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David Remnick speaks to Class of 2022 graduates at in-person commencement ceremony

David Remnick, a journalist, author and editor of The New Yorker, speaks at Rutgers—New Brunswick's 2022 commencement ceremony.  – Photo by Courtesy of Nick R

David Remnick, a journalist, author and editor of The New Yorker, spoke to graduates from the Class of 2022 on May 15 at the Rutgers—New Brunswick commencement ceremony at SHI Stadium on Busch campus in addition to other members of the Rutgers community.

University President Jonathan Holloway said that it felt good to be able to welcome students, their families and members of the Board of Governors and Board of Trustees to the University’s first in-person graduation ceremony since 2019 after the challenges of the coronavirus disease (COVID-19) pandemic.

He also mentioned the importance of reflecting on the undergraduate experience and expressing gratitude by thanking those who have helped graduates get to where they are today.

“Each of you knows you are here because of hard work, brainpower, determination and a mixture of prayers, tears and laughter,” Holloway said. “I’m talking about your mothers, your fathers, your aunts and uncles, your completely annoying brothers and sisters, your sweet abuelita, who always had a piece of candy in her purse, or perhaps your abuelito, who was generous with unsolicited life advice.”

He said that graduates should reflect on their education, their friends, the connections they have made on campus and even heartbreak, each of which contributed to their undergraduate experience as a whole.

“As you carry Rutgers with you into the world, hold your head up high, remember everyone who helped you along the way, reach out to help those that need a bit more assistance and, finally, touch the depths of truth,” Holloway said. “Don’t forget when you leave why you came. Congratulations, Class of 2022.”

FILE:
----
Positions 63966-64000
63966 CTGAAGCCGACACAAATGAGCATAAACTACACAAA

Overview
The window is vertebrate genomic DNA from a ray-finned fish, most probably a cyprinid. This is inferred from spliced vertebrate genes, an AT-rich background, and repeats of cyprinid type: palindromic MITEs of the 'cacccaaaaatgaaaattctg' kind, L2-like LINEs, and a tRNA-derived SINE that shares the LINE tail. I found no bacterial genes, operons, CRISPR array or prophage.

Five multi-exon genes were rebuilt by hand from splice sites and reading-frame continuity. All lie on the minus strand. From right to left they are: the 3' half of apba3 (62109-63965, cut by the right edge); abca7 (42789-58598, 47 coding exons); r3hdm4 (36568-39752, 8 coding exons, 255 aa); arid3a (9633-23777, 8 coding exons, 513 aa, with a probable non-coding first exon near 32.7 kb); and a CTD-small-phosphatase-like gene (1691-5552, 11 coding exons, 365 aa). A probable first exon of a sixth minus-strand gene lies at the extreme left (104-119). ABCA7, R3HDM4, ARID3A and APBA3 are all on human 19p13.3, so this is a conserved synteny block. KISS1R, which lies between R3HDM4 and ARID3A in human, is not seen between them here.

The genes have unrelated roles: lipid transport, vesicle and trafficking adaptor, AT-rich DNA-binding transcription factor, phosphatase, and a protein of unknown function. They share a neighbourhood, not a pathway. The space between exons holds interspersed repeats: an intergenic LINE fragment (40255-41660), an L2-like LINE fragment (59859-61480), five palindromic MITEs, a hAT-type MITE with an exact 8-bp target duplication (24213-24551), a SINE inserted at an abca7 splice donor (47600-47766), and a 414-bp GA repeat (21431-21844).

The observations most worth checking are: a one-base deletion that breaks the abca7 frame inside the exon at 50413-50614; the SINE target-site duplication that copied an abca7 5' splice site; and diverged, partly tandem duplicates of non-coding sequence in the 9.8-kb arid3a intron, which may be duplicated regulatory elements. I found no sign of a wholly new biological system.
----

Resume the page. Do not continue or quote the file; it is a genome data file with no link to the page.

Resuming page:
Remnick began his speech by congratulating the Class of 2022 and acknowledging the social, political and other barriers that graduates have faced, including the pandemic.

He discussed his position as a journalist in highly-censored Moscow during the 1980s and how the fall of the Soviet Union contributed to a sort of historical awakening and rearrangement of society, which is far from complete.

“While you’re rightly thinking today about your own individual futures, the search for good and interesting work, the possibility of new relationships, while you’re trying to figure out your lives as soon as you get out of these extremely hot gowns, you are confronted by quite a different world,” Remnick said.

He said that a defining characteristic of society today is fragility — including democracy, economic security and even Earth, itself.

As one of the most diverse universities in the country, Rutgers could and should serve as a model for other institutions, though notions of diversity are still spurned by many, Remnick said.

He discussed former President Barack Obama’s election as an important milestone in combating racism and promoting diversity, though the nation still has a long way to go, given its history of slavery, he said.

“We certainly did not witness a post-racial America,” Remnick said. “We saw the bubbling up — the bubbling over — of a toxic strain of bigotry in this country, a strain that’s always been there.”

Each of these factors contributes greatly to the vulnerability of American ideals, and at the same time, climate-related disasters such as wildfires in California and melting glaciers demonstrated the fragility of the natural world, he said.

In addition, Remnick discussed the Constitution, which despite its lack of inclusion for women and Black citizens, provided a basic legal and political framework for a country that has the ability to change for the better.

“Freedom is fragile — freedom is rare,” he said. “As we have discovered so recently and so painfully, freedom is provisional.”

He connected this realization to a trend of decreasing faith in American democracy that coincides with increased hatred and intolerance across the nation and the threat of authoritarian government.

Though there has been progress, many Americans are still left behind and left out, Remnick said. This is where graduates come in as they enter the world and contribute to societal improvements that will one day better society.

“Not only are we here to celebrate the accomplishments of your years at Rutgers, but to anticipate the astonishing things you will do in the greater world — a world that’s long been imagined and the one that you richly, at long last, deserve,” he said.

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